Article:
Yesterday, WWE broke the news of Mr. Fuji’s passing. The managers also happen to be some of the most underrated and looked over performers in the business. Without a good manager, it becomes almost impossible for a young star to get himself/herself over; in the past, most of the youngsters were paired with a manager to ensure that they aren’t thrown directly into the spotlight.
In WWE, there have been numerous instances when a superstar rose above the ranks, while being paired with a manager. The talents who are considered to be good, but green on the microphone are paired with others who can do the talking part. From “Classy” Freddie Blassie to “Captain” Lou Albano, there have been legendary figures who helped elevate the superstars’ careers in the company.
Today, we pay tribute to Mr. Fuji by taking a look at the top six managers in WWE history (in no particular order).
The story of “Macho Man” Randy Savage would be incomplete without Miss Elizabeth by his side. Through the good and the bad, Elizabeth and Savage exemplified the purity and goodness in all of us. While Savage had to battle his demons, Miss Elizabeth was never too far away from him, and the duo were part of numerous tear jerking moments during their time in WWE.
From the proposal that sent the fans into collective tears to the “Match made in heaven”, Miss Elizabeth and Randy Savage were the perfect couple. While Savage had won major titles in the company, the one thing he cherished the most was his association with Miss Elizabeth – fondly known to the WWE fans as the First Lady of professional wrestling!
To create heroes, you need to have a dastard villain. There was a reason why WWE could build stars who transcended the company – including the likes of Hulk Hogan and later, Bret Hart. It was because during the 80s and 90s, the company was fortunate to have the “mega villains” – the Roddy Pipers and Mr. Fujis.
Known as “The Devious One”, Fujiwara was a heel wrestler, who later became a manager. Mr. Fuji had your vintage bad guy laugh, coupled with a sinister look. Fuji was also known for his antics off camera, which created a unique aura around him. Mr. Fuji learned the tricks of the trade from the very best – Lou Albano and Freddie Blassie during his days as an active wrestler.
Mr. Fuji would go on to manage the likes of Bob Orton, Kamala, Demolition and more recently, Yokozuna. Mr. Fuji was someone no one could trust, and his distaste for the Americans was well documented (kayfabe).
Paul E. Dangerously was a slimy character that no one particularly liked. He hit his stride during his time with Jim Crockett Promotions, where he managed the Original Midnight Express, and was involved in a memorable feud with the new Midnight Express, and their manager Jim Cornette. Both Heyman and Cornette would later face off in a Tuxedo match, with the loser leaving the town – a match Cornette won.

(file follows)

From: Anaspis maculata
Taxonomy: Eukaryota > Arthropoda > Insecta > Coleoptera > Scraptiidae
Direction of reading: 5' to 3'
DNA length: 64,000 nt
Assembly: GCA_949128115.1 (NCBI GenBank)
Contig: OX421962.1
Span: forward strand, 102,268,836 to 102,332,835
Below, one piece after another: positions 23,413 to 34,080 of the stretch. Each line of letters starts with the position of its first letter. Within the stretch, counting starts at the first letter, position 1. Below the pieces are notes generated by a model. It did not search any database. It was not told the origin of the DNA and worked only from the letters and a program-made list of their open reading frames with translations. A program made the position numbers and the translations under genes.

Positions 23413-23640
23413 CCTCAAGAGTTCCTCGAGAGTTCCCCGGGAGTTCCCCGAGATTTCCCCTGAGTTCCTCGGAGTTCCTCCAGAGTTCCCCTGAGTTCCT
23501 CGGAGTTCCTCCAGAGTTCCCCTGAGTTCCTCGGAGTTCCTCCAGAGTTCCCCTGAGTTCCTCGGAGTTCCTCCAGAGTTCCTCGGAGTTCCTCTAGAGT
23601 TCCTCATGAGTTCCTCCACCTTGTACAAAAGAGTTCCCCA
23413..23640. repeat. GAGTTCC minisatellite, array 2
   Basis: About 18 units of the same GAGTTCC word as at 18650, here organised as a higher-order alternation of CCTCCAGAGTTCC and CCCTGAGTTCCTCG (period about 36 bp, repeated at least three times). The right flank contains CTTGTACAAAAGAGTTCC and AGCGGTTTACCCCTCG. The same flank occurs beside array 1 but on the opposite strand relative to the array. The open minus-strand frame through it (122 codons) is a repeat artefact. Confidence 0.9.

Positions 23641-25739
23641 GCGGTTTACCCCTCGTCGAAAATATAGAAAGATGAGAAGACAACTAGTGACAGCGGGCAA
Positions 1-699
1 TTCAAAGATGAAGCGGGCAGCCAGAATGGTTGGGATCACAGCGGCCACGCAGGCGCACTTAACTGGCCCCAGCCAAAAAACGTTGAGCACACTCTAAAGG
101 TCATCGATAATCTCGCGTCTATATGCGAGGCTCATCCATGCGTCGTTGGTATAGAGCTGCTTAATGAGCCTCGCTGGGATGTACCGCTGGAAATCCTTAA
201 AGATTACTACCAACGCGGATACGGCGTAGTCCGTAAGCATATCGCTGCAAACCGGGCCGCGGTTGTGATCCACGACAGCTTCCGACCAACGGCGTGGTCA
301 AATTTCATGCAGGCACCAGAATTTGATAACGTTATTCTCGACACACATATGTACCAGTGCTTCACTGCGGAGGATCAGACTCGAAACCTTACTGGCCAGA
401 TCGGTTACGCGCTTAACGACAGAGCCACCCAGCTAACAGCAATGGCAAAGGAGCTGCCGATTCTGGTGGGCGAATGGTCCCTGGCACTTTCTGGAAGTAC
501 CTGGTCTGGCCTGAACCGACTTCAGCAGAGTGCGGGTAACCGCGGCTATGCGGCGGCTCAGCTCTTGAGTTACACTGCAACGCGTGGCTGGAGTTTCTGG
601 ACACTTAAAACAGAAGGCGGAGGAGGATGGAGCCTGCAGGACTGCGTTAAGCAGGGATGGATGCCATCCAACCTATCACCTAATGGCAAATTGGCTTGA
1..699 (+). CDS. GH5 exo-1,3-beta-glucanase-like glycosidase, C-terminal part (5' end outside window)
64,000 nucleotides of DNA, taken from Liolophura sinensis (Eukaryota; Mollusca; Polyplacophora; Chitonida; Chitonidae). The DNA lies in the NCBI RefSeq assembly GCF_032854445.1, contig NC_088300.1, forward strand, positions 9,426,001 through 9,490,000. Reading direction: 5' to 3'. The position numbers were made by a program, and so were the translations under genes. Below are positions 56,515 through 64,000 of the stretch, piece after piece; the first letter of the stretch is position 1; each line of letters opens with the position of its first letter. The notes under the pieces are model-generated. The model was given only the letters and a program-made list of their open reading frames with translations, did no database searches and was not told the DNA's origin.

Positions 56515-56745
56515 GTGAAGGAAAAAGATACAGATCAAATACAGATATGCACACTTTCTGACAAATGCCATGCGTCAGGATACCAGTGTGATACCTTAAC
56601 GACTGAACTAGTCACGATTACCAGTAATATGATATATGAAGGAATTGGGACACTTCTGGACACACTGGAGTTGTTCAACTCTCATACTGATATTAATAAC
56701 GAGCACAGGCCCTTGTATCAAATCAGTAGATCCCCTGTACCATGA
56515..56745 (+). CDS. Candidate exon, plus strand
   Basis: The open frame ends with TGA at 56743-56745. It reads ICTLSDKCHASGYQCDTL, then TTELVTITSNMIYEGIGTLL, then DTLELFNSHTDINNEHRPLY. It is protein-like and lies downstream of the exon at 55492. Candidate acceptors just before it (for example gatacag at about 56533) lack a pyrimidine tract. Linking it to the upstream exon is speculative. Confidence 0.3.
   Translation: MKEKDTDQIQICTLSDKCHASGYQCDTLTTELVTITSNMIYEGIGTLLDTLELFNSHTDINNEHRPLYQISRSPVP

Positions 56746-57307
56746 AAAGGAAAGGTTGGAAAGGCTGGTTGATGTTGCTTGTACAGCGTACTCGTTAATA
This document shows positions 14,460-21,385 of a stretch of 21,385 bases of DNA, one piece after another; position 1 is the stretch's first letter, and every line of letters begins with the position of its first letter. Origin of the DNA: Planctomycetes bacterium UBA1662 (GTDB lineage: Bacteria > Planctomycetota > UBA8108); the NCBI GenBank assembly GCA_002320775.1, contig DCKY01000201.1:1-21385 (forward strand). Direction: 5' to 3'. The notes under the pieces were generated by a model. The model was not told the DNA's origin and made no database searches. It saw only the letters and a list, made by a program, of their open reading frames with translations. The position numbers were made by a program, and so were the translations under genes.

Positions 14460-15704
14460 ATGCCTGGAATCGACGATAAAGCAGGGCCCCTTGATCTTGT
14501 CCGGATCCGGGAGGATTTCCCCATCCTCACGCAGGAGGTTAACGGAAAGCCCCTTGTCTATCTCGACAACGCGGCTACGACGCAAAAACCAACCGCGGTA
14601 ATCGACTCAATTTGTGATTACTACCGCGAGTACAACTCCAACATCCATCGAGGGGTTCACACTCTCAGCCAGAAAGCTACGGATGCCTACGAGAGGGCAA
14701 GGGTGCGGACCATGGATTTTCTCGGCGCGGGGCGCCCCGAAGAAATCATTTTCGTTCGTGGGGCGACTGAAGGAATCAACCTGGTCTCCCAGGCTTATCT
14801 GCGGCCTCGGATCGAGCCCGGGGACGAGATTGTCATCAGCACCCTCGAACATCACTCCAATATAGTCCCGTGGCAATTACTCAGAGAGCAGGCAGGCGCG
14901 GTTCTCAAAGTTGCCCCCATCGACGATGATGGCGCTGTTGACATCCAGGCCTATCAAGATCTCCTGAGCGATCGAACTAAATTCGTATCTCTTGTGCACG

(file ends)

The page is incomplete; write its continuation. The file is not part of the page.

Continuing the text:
Today, Heyman manages one of the biggest stars in the sports entertainment industry – Brock Lesnar. While Heyman is relatively unpopular among his peers, who consider him to be two faced, no one would argue about his business acumen, and the fact that Heyman is arguably the greatest talker in the professional wrestling industry today.
If anyone wants to learn the craft of drawing heat from the fans, there is no one better to look up to than “The Brain”. Heenan started managing wrestlers during his stint with the World Wrestling Association, but found his comfort zone during his time with the American Wrestling Association. Known for his loud mouth style of trash talk, Heenan often found himself in the midst of predicaments, but off camera, he was one of the most liked personalities.
In WWE, Heenan managed the likes of Big John Studd, Andre The Giant, Paul Orndorff, Rick Rude and later, Ric Flair. In the 80s, Heenan had a long, drawn out feud with Hulk Hogan, resulting in Hogan’s popularity sky rocketing among the wrestling fans. Heenan would later try his hand in announcing, and his partnership with Gorilla Monsoon is considered by many to be the greatest announce team in wrestling history.
Much like Savage and Elizabeth, Bearer and The Undertaker complemented each other’s characters. Bearer, who used the name “Percy Pringle” before coming to WWE, worked with Championship Wrestling, World Class Championship Wrestling and United States Wrestling Association. During this time, he managed the likes of Rick Rude, Steve Austin and Luger.
However, his greatest stint came with WWE, where he managed the likes of the Undertaker, Kane and Mankind. The storyline between Bearer, Kane and The Undertaker is considered to be one of the greatest storylines in wrestling history, with Bearer finding himself in the middle of the angle. Bearer passed away in 2013, and was inducted into the WWE Hall of Fame in 2014.
Jim Cornette is famous in the wrestling community for his colorful language, and his hatred for Vince Russo. Cornette, with his trademark tennis racquet became one of the most hated villains during his time with Mid South Wrestling, and later got into a memorable feud against Midnight Express and their manager, Paul Heyman.
Cornette was also a part of the booking committee of various promotions, as well as being a promoter himself. Cornette worked with Vince McMahon and WWE, and was on the creative team till late 90s. Cornette managed the likes of Owen Hart, Yokozuna and several tag teams during his tenure as a manager.